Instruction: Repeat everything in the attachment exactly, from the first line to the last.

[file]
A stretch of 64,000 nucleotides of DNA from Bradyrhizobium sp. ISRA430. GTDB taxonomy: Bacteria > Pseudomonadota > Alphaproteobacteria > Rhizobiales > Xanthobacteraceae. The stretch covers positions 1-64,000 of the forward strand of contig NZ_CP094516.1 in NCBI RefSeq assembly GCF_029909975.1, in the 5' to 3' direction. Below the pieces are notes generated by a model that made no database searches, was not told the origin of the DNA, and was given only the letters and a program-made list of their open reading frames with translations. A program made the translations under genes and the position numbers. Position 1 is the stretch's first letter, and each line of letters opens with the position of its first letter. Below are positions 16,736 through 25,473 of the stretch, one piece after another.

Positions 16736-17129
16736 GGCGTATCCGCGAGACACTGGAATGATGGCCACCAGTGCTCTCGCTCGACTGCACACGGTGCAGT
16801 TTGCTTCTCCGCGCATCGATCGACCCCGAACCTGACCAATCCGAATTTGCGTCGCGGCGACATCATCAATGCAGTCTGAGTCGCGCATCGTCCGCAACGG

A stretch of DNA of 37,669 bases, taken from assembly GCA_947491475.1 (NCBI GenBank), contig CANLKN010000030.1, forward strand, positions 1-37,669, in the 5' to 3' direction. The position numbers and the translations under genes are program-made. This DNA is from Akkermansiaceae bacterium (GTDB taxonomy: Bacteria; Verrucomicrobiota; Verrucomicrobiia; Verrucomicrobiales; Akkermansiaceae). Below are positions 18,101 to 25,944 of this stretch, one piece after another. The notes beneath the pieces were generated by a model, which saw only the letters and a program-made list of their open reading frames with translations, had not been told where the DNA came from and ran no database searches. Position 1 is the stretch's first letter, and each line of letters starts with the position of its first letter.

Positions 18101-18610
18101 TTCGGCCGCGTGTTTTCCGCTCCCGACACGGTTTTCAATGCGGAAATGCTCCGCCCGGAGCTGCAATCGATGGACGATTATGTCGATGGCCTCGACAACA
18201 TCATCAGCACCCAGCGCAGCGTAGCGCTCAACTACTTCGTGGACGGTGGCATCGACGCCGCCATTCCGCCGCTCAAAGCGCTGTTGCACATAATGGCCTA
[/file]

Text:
A stretch of 64,000 nucleotides of DNA from Bradyrhizobium sp. ISRA430. GTDB taxonomy: Bacteria > Pseudomonadota > Alphaproteobacteria > Rhizobiales > Xanthobacteraceae. The stretch covers positions 1-64,000 of the forward strand of contig NZ_CP094516.1 in NCBI RefSeq assembly GCF_029909975.1, in the 5' to 3' direction. Below the pieces are notes generated by a model that made no database searches, was not told the origin of the DNA, and was given only the letters and a program-made list of their open reading frames with translations. A program made the translations under genes and the position numbers. Position 1 is the stretch's first letter, and each line of letters opens with the position of its first letter. Below are positions 16,736 through 25,473 of the stretch, one piece after another.

Positions 16736-17129
16736 GGCGTATCCGCGAGACACTGGAATGATGGCCACCAGTGCTCTCGCTCGACTGCACACGGTGCAGT
16801 TTGCTTCTCCGCGCATCGATCGACCCCGAACCTGACCAATCCGAATTTGCGTCGCGGCGACATCATCAATGCAGTCTGAGTCGCGCATCGTCCGCAACGG

A stretch of DNA of 37,669 bases, taken from assembly GCA_947491475.1 (NCBI GenBank), contig CANLKN010000030.1, forward strand, positions 1-37,669, in the 5' to 3' direction. The position numbers and the translations under genes are program-made. This DNA is from Akkermansiaceae bacterium (GTDB taxonomy: Bacteria; Verrucomicrobiota; Verrucomicrobiia; Verrucomicrobiales; Akkermansiaceae). Below are positions 18,101 to 25,944 of this stretch, one piece after another. The notes beneath the pieces were generated by a model, which saw only the letters and a program-made list of their open reading frames with translations, had not been told where the DNA came from and ran no database searches. Position 1 is the stretch's first letter, and each line of letters starts with the position of its first letter.

Positions 18101-18610
18101 TTCGGCCGCGTGTTTTCCGCTCCCGACACGGTTTTCAATGCGGAAATGCTCCGCCCGGAGCTGCAATCGATGGACGATTATGTCGATGGCCTCGACAACA
18201 TCATCAGCACCCAGCGCAGCGTAGCGCTCAACTACTTCGTGGACGGTGGCATCGACGCCGCCATTCCGCCGCTCAAAGCGCTGTTGCACATAATGGCCTA